Interesting thought if the modern planners of major infrastructure projects consider the possibility of avalanches when deciding on their routeing strategy. Clear evidence in recent years of the A93 being blocked by an avalanche south of Braemar so perhaps in some very specific circumstances this might be a possibility at Drumochter?

    • meagaidhadmin
      14th March 2024 8:56 am

      Thanks Keith. I notice the boundary line on the map, although not been down that way. Certainly evidence of activity on (or over) the A93 in recent years.A quick look at the avalanche map shows two avalanche events at Drumochter, 4th Feb 2021 and 12th Dec 2010 both in storm conditions on East-South-Easterly winds. Relatively rare events. But it does always interest me the proportion of reported events vs avalanche event occurrence. Absence of evidence is not necessarily evidence of absence of course…

  • Mark Bull
    13th March 2024 9:00 pm

    That wind lip is a potentially nasty surprise for ski tourers: not easily visible from above and not really where you might expect a cornice!

    • meagaidhadmin
      14th March 2024 9:04 am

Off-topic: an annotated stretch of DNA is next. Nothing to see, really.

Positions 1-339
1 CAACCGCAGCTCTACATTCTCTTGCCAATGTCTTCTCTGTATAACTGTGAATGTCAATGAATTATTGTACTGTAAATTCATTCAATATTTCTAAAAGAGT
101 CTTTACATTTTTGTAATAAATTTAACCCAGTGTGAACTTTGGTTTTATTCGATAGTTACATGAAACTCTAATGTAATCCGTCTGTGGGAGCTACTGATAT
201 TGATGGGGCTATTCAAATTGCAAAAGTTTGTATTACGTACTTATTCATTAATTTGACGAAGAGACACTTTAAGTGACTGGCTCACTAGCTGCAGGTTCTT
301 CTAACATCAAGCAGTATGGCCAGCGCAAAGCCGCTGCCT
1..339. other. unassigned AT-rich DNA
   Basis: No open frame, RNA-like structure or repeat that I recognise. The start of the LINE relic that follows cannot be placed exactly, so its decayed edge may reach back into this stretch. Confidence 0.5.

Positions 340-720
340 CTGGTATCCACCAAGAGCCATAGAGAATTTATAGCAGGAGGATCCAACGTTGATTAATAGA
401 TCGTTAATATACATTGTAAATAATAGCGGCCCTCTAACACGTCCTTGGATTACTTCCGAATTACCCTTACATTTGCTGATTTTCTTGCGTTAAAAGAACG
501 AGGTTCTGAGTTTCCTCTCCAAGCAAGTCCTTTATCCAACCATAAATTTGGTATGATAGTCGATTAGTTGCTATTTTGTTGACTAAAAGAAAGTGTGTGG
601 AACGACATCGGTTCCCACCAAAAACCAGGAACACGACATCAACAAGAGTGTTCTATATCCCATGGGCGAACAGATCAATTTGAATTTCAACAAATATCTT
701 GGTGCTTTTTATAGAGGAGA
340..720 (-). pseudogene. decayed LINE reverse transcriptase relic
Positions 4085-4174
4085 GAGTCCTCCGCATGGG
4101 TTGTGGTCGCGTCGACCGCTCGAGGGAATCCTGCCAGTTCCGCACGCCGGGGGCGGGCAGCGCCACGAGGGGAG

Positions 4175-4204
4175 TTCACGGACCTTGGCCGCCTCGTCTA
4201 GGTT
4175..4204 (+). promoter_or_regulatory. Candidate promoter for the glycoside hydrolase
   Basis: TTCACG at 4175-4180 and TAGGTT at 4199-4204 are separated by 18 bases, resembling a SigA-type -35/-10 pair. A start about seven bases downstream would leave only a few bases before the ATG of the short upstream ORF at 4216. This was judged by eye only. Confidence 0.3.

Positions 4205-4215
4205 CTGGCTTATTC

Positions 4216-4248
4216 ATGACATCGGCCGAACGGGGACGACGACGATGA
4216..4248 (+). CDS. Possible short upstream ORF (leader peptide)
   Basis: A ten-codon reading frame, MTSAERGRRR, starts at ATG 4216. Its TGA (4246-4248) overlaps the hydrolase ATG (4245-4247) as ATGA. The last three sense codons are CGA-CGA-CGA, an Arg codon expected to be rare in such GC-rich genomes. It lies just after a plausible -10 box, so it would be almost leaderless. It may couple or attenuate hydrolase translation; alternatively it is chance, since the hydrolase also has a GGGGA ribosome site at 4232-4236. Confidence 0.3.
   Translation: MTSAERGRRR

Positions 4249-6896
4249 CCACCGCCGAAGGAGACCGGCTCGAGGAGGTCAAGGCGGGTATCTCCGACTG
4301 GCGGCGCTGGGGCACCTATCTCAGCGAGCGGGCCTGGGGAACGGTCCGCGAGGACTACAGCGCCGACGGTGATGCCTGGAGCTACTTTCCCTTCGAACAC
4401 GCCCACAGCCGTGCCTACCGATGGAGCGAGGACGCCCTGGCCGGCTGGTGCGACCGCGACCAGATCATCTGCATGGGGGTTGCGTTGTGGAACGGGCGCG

Mark – Yes I bet. I mentioned wind lip / cornice as I was viewing from the summits the other side of the A9. It is big enough to be visible from a distance, and I am conscious that the term “wind lip” might trivialise the feature. Agree that it is not where you might expect. It reminds me of some of the features that you see coastal areas of Norway e.g. Senja and Kvaløya. Kattfjordeidet is a good example where you get mid slope features from cross-loading, none of which you would want to unexpectedly drop off. A good reminder of the challenges of ski touring in poor visibility.

  • Keith Horner
    14th March 2024 9:41 am

    Coincidently, this morning I saw in the Alpine Club of Canada newsletter a link to a travelling exhibition – ‘Land of the Thundering Snow – Exploring Avalanche History and Safety in Canada’. The exhibition emphasises the impact that avalanches have had on influencing human settlement, migration, travel and transportation and that the history of avalanches is in many areas of Canada the story of people responding to their landscape. So interesting to note the Canadian experience and attitude to avalanches and how they have influenced how parts of the country have developed.